I should like The Witcher. I really should. It’s a giant single-player action-RPG, full of sex (very little romance, though) and bad language. On paper, the only turn-off is the grimdark, and there’s enough banter to offset that.
In reality… I’m not so sure. The most prominently off-putting part of the game is its combat system, which seems to be trying to simultaneously pull itself in two entirely different directions — resulting in an unhappy mishmash.
On the one hand, there is the Neverwinter Nights top-down click-and-let-them-go attitude natural to the Aurora engine, the more strategic attitude passed down to it from the Infinity Engine and who knows where before. It’s a good paradigm for dealing with a party, when there’s a lot going on; perhaps slightly less suited to a single-hero game but still by no means bad for it.
Hauling in completely the opposite direction, however, is the hack ‘n’ slash action-RPG attitude — more like Morrowind or Venetica. Worlds with mouselook and keyboard controls. Worlds where clicking makes you take a wild swing regardless of who’s in your crosshair, where button mashing might not be the most optimal solution but is still possible. It’s an exciting paradigm, up close and personal, where reflex and timing take the place of strategy and dispassionate consideration.
Both paradigms have their merits and their place — they are different ends of the spectrum for different situations. The Witcher, however, has tried to meld the two. Or maybe it tried to do something else and ended up with this unholy union. Regardless, this is how it is.
For a start, clicking to attack in The Witcher only works if there is actually an opponent under the crosshair. But having to click on an opponent to attack isn’t the strange thing — it’s more that Geralt performs a number of sword swings with each individual click. It might not sound like much, but the number of swings varies wildly, and the run of slashes can be interrupted by taking hits from your enemies, moving, or pretty much doing anything but stare at the cursor.
If the run finishes or is interrupted, you stand there like a lemon. It is not always obvious when this has occurred, and it’s not always obvious when the game is ready to accept another click to start again. Although there is scope for dynamism — some combination of keys I have yet to fathom can cause Geralt to flip over people (What do you mean, I could read the manual?) — it doesn’t seem to be particularly encouraged by the setup.
Another action-RPG element is the combo: by timing your attacks, you build up into more powerful ones. This is fair enough, but again the fact that a single click results in an unpredictable number of attacks (or at least a number of attacks that is impractical to track) means that when the cursor does finally change to “click now for moar” mode, it never feels natural. And if you’re interrupted and lose the combo, you probably end up standing around like a lemon again.
Compare that to Venetica‘s combo system. The combo is set up not by any interface cue, but rather by the “physical” cue of Scarlett finishing a swing — a huge visual flourish that’s hard to miss. The combo is reinforced visually by the combo attack continuing as the backswing from the previous attack, so racking up the combo looks and feels natural. Venetica may be a pure hack ‘n’ slash game, but the combat mechanics wouldn’t cease to function if all The Witcher‘s full-on RPG additions were added to its pile.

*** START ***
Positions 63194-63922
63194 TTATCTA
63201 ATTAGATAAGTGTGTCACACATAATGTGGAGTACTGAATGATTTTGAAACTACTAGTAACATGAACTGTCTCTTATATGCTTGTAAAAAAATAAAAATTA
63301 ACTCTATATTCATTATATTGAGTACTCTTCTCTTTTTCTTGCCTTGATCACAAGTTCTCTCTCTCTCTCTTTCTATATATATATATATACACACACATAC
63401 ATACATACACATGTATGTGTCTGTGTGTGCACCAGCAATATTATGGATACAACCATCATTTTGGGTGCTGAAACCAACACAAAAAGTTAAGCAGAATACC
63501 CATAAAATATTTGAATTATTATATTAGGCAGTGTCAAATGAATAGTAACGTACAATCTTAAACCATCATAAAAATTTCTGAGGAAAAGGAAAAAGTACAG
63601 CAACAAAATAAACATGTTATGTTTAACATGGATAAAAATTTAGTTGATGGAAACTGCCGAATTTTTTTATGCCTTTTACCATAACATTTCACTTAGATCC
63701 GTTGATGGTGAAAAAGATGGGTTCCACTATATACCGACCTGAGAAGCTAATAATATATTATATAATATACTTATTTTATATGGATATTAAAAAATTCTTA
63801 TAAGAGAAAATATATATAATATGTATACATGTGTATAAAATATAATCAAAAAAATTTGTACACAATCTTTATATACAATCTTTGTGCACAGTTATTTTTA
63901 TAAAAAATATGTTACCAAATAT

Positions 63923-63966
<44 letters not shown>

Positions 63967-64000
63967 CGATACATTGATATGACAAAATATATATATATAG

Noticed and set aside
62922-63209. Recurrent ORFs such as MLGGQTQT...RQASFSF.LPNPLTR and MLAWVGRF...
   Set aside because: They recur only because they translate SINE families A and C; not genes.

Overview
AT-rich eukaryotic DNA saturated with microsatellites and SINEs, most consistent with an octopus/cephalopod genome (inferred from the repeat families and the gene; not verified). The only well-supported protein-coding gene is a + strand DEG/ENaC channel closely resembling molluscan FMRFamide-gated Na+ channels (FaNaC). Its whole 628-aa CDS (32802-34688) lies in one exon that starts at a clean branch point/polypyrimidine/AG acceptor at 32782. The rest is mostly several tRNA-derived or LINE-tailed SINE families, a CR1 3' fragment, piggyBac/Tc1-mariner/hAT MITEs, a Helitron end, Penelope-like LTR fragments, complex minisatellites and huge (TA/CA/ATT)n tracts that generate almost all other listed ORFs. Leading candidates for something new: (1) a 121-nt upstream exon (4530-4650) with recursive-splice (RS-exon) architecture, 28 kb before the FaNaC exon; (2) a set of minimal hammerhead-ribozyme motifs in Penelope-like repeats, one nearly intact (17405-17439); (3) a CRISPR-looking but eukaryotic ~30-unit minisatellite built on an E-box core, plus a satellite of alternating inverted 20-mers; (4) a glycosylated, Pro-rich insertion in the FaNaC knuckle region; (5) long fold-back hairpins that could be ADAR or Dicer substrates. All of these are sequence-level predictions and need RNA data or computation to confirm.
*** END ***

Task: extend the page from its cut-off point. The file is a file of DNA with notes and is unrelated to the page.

As if the raw fighting wasn’t a bit squiffy, there are sadly plenty of other issues with combat. Fights that occur after cinematics, for example, tend to drop you right in it — with your sword sheathed. Trying to get Geralt to pull his sword out, while he’s being pummelled by everyone, is apparently rather difficult. Actually, Geralt seems to have trouble doing anything while he’s taking hits. Which is fair enough, but he’s a seasoned super-human warrior — you’d expect him to have a little bit more battlefield tolerance.
And then there are potions. The game simultaneously requires you to drink them (except on easy mode, which I foolishly eschewed in favour of “normal”, feeling myself at least a passable player of games) and completely gimps you for drinking them. As you ingest potions, you get their effects and an increase to your toxicity level — too much toxicity, and that nice healing potion turns into a lose-half-your-health potion.
Drinking a potion also requires Geralt to stand like a lemon and take a swig. It seems that most potions should actually be drunk before fights — but for fights that occur after cinematics, you are once again gimped right in the balls. It’s a nice touch and realism is all fine and dandy, but when it breaks game flow so badly you have to wonder if it’s really worth it. Somewhere in the vicinity of Chapter II you end up with a shield spell that is designed to make you invulnerable enough to drink potions, but by now I appear to have ground enough side quests to gain an edge on the difficulty curve that means I don’t really need potions anymore…
In a large open-world action-RPG, combat tends to be a pretty big factor. It’s not like Baldur’s Gate where for the easy fights you can just cast Haste and go for a cup of tea — you must be paying attention all the time and clicking all the time. While this is delightfully entertaining in pleasant circumstances, awkwardness in the clicking quickly turns fun and exciting combat into tiresome and frustrating drudge-work.
But “Perseverance” is my middle name, so I will finish The Witcher. Not sure how much I’ll enjoy it, but it certainly isn’t as masochistic as Icewind Dale.
And there is, as always, the very large caveat that I may just be doing it wrong. In which case you, dear reader, will comment this blog and set me right.